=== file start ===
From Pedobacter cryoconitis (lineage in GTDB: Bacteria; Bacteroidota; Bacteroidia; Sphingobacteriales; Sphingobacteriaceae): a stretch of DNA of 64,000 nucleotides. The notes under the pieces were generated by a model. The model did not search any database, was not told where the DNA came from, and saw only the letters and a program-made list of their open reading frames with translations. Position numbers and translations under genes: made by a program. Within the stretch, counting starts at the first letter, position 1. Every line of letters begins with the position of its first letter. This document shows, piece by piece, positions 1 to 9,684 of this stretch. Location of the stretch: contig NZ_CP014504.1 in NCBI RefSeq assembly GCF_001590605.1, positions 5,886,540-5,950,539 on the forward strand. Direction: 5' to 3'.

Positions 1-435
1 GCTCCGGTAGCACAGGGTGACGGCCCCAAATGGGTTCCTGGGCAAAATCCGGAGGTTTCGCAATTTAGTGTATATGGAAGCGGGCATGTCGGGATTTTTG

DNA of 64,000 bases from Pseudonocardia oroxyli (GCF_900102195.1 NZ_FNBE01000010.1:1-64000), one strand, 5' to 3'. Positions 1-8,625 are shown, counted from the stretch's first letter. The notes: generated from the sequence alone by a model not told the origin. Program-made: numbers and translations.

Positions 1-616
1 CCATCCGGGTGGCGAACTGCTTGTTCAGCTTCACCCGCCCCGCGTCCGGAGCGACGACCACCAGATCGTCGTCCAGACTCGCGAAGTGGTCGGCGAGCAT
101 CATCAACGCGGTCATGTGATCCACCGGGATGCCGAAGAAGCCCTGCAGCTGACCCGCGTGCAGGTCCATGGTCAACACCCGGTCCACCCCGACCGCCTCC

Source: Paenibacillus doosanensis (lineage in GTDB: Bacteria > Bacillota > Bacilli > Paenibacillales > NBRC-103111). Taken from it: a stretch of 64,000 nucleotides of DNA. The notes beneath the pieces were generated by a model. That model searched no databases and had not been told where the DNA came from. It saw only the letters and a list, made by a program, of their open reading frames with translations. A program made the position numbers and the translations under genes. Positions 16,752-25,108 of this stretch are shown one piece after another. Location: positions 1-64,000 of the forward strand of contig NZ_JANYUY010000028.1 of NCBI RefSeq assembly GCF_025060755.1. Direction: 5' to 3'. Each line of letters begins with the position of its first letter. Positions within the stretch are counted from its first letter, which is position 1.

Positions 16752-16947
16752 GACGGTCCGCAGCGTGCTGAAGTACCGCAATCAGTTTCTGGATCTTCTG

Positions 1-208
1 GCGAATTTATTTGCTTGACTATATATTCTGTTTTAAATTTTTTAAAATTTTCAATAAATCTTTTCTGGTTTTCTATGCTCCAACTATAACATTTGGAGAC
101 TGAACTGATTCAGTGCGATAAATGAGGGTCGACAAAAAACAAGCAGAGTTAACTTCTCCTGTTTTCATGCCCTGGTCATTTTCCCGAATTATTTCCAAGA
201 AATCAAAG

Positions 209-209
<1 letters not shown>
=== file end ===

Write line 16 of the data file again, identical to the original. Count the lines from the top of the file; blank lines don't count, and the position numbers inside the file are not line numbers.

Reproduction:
<1 letters not shown>